Lock-In Agreements in the UK: Is There a Fourth IPO Anomaly?
34 Pages Posted: 16 Apr 2001
Date Written: undated
When a company offers shares in an Initial Public Offering (IPO), insiders typically undertake a lock-in agreement that prohibits them from selling their shares for a specified period of time after the IPO. Recent evidence from the US has shown that there are predictable share price movements at the time of expiry of these lock-in periods thus challenging the Efficient Markets Hypothesis. Using a sample of 188 firms that went public on the London Stock Exchange (LSE) during 1992-1998, we focus on the characteristics of the lock-in agreements in the UK and also on the share price behaviour of the firms around the lock-in expiry date. We find that the lock-in contracts of the LSE listed firms are much more complex, varied and diverse as compared to the US contracts, which are usually standardised at 180 days after the IPO. We also find evidence of negative share price movements at and around the lock-in expiry dates thus providing further support to the US evidence. The deterioration in stock returns around the expiry date is particularly pronounced for high-tech companies.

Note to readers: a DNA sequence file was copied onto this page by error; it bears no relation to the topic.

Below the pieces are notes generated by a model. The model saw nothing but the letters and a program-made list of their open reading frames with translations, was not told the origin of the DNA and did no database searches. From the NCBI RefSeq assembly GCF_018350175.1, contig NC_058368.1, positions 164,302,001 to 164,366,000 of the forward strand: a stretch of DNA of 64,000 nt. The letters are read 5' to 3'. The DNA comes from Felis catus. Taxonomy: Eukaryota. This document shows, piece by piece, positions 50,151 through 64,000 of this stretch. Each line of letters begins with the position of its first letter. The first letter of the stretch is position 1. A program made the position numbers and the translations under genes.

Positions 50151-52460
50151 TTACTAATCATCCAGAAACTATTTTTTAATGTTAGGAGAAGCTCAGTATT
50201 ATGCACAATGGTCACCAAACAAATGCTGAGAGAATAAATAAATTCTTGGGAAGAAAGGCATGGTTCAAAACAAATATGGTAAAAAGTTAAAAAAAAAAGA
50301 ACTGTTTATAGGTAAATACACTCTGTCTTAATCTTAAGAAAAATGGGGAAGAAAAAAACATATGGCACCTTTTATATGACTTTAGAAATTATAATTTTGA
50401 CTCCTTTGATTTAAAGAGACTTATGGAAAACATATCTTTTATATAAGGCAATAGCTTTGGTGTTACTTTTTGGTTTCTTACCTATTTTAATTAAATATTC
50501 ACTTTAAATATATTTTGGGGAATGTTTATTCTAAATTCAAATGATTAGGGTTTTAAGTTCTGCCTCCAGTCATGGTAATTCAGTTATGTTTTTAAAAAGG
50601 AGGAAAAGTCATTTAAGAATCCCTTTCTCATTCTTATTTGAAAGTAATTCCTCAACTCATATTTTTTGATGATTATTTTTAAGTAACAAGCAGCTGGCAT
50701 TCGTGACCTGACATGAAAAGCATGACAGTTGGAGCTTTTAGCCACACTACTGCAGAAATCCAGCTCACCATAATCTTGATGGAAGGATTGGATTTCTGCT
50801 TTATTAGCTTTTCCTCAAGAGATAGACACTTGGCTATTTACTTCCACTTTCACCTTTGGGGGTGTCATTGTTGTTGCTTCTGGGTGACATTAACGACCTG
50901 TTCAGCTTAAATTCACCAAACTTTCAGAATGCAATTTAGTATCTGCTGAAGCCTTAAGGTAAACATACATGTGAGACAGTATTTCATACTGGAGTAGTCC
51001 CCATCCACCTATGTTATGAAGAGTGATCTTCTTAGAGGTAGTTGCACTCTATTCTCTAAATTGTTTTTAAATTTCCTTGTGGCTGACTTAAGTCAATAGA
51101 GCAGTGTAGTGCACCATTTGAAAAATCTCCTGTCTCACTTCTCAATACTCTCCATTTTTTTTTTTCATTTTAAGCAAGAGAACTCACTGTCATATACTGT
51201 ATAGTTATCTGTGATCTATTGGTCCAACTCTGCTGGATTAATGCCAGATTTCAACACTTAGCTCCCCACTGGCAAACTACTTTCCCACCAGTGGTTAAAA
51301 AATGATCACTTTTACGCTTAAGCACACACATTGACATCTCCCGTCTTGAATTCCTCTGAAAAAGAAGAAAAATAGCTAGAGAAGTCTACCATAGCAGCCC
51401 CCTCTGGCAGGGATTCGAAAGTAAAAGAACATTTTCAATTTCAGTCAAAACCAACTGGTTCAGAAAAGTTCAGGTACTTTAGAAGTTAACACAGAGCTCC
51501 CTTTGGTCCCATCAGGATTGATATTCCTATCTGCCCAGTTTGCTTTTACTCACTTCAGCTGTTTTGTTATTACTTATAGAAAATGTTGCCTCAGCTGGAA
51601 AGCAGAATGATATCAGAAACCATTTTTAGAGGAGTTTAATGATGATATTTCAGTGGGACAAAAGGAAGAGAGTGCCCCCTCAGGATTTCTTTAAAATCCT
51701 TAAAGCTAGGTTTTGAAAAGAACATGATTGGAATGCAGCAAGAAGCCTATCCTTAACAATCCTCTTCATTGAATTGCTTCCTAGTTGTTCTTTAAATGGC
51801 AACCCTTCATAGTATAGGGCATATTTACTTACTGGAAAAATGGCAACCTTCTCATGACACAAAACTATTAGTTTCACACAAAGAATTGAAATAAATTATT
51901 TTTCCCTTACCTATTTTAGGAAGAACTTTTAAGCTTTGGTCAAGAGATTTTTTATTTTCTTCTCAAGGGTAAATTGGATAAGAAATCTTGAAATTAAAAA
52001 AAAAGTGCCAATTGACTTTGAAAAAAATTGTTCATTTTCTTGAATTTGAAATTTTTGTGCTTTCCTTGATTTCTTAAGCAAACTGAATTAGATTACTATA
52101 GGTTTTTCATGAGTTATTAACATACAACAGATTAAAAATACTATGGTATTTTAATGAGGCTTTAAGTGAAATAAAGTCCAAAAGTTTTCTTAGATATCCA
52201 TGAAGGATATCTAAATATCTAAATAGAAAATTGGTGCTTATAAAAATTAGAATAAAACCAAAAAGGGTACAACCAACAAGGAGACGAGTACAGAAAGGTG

Keywords: Initial public offerings, lock-in, high-tech
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